This is incomprehensible! The question is as simple as the way in which you’ve put it. A blindingly simple question without a blindingly simple answer – and indeed no answer at all. So I haven’t received an answer – not even once. For two years I’ve been trying to get someone to say that instead of what’s happening we should isolate this conflict, to say what we Hungarians say: this is a war between two Slavic peoples, there’s a historical background to it; we can talk about justice, and all the arguments may be on the side of the Ukrainians, but even so, this is still a war between two Slavic peoples. And it’s in the interest of everyone else who isn’t part of this conflict to isolate it – exactly as has happened before, more than once. But we’re not doing that; instead we’re jumping into this war. We haven’t sent troops yet, but we’ve sent weapons. And we’re drifting in. We see this war as our war – we Hungarians don’t, but Western Europeans do. At first the Germans only wanted to send helmets, and they said that it was impossible for Germany to send equipment for deadly purposes. Then, of course, they sent firearms, then ammunition, then armoured vehicles, then tanks, and now air defence systems and aircraft... So you can see how, month by month, the change in the German position, for example, is a good measure of how, month by month, we’re moving closer, we’re drifting into war – to the point at which we’re now talking about how some countries will destroy Russian warplanes in Ukrainian airspace, or how some countries would like to do that. And another leader is talking about how we won’t intervene on the front line, but we could actually enter the territory of Ukraine. I repeat: seen in the light of European history, this is a communication operation aimed at preparing us for war. Now, if you’ll allow me, I’ll tell you about my adventures related to the war at the international negotiating tables. I say that if it’s OK for the European strategy to be that the Ukrainians fight on the front line and we provide them with money, weapons and technical equipment while the Russians are conducting their own operation, then I’d like someone in Europe or America to tell me – or the Hungarian electorate – what the estimate is for how many more weapons we need to supply and how much more money we need to spend in order to achieve the goal of driving the Russians out of the territory they’ve occupied. Do we have some kind of estimate? So this is the strategy that we’re following, which President Macron sums up with this simple sentence: “Russia cannot win the war.” By this he means that they must be pushed out of Ukraine, because the Russians keeping the territory that they’ve occupied would obviously mean that they’ve won the war. They’ve occupied about one fifth of Ukraine. So how much money and how many military assets are needed in order to push the Russians out? Give me an order of magnitude! But there’s silence. So we’re in a strategy for which no one can tell us the length of our strategy’s route to success, its cost, or its weaponry. So the worst that can happen is that we’re engaged in a war without any estimate – let alone an agreement – on the scale of the means required to achieve the war’s goals. So how long are we going to do this for? How much more weaponry are we going to send? And how much money are we going to send? And such a calculation must include how much the Russians can produce. Where will this end? The end of this will be a clash between NATO, the European Union and Russia, which is a nuclear power. So a military clash between actors who have nuclear weapons invokes our darkest visions, or gives grounds for them.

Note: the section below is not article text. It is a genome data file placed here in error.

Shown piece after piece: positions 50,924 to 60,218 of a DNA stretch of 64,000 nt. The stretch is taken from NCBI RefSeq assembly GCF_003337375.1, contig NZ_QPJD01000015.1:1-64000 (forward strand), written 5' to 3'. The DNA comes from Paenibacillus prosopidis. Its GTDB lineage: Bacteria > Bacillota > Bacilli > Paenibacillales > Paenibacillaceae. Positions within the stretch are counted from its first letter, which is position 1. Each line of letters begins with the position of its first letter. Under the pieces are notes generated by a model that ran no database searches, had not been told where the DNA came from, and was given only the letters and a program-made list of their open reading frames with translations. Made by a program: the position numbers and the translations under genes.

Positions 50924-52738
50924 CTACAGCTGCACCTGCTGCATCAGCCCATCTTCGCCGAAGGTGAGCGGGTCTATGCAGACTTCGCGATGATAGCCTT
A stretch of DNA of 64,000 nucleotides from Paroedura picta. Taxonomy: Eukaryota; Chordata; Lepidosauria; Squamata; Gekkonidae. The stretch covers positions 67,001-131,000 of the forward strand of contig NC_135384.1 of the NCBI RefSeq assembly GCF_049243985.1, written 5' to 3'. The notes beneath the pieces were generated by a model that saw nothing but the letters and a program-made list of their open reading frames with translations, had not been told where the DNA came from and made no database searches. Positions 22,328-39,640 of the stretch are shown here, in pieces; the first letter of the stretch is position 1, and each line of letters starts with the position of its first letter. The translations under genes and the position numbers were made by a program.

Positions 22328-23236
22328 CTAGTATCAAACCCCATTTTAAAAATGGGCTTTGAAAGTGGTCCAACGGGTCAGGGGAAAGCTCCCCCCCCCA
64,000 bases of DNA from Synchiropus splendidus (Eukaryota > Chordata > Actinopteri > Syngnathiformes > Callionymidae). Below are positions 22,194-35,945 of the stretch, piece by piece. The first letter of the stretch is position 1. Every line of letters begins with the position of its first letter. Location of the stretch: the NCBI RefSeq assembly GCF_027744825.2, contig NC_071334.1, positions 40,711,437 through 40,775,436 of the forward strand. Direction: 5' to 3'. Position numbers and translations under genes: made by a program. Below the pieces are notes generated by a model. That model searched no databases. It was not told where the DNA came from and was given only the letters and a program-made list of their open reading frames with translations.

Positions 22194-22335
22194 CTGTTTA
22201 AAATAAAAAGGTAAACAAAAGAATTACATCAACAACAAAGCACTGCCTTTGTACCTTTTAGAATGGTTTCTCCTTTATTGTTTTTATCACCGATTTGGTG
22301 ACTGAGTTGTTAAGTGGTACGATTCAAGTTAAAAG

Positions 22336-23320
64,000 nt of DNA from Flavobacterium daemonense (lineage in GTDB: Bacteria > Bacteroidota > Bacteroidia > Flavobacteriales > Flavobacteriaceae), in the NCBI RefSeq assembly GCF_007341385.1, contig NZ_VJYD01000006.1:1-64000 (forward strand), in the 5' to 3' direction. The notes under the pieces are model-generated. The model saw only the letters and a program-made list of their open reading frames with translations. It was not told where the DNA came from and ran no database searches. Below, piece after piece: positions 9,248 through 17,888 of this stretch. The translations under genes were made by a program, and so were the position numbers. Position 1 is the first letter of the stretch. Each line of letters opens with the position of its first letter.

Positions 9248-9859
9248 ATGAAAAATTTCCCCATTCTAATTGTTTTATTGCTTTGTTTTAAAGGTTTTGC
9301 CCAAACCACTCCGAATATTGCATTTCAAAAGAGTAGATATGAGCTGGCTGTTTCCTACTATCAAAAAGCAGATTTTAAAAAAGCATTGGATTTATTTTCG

Since you’ve mentioned NATO, and you said earlier that it’s basically a defence alliance, there are ever more statements – and perhaps actions – suggesting that it’s trying to step beyond that role. This applies to NATO member countries as well as NATO itself at the institutional level. As a NATO member, what can Hungary do to stay out: to stay out of either the mission that NATO is organising, or to resist the kind of pressure that NATO members are putting on Hungary?   

We’re in a very difficult position at the moment because, after all, we’re the country that’s adhering to the NATO Charter and the common understanding that defines NATO’s mission. NATO is a defensive alliance that we’ve created so that if any of us is attacked, we can be sure that the others will all come to our aid. Why was this necessary? It was necessary because the previous military alliances didn’t work. I’m not going to recite high school history textbooks here, but even though some countries – say Poland – had military assistance agreements with the French and the British, when they were attacked it suddenly turned out that help wouldn’t come. So the experience of the European countries is that we have to assure ourselves well in advance that if we’re attacked by any of our potential adversaries, we can count on all our other friends, our partners in a military alliance. This is what NATO is about. It’s not about NATO taking military action outside NATO territory and going to war with non-NATO countries outside NATO territory. So that’s our position. But, as if everyone were already in an alternative future, these arguments are simply not being taken into account – beyond being given a polite hearing. And war planning is underway. So today committees are working at the NATO headquarters in Brussels: there’s a finance committee and there’s a training committee. I don’t want to publicise NATO information now, of course, but the NATO Secretary General has already said all this. So there are working groups there trying to determine how NATO can participate in this war. We’re on these committees, as we’re members of NATO and we must be there, but we’ve indicated in advance that we don’t approve of this and we don’t want to be involved in either financial or weapons support – not even within NATO. Therefore our situation is a strange one: we’re there and we’re not there. I don’t know how long this can be maintained, but a new term has now been invented in NATO to describe the Hungarian position: it’s called “non-participation”. We’re now a non-participant party. In international politics there’s the term “opt-out”. We can play now, we’re not participants now, but we’re not yet opt-outs. If we were opt-outs, our participation in the NATO military structure – our position – would change. There’s rarely been a situation in NATO’s history when a member country has so openly and clearly adhered to NATO’s basic concept as Hungary is doing now, and therefore its situation within the military alliance should be redefined. Our lawyers and officers are working on this, so there’s quite a lot of work being done on how Hungary can exist as a member of NATO without taking part in NATO action outside NATO territory. This is what Hungarian diplomacy has to resolve. It’s often said – not without reason – that politics is the art of the possible. This is certainly a question of art, because here what we need to do is not simply come out with old schemata, but create something: a new approach, a new description, a new definition. So innovation is needed on the Hungarian side.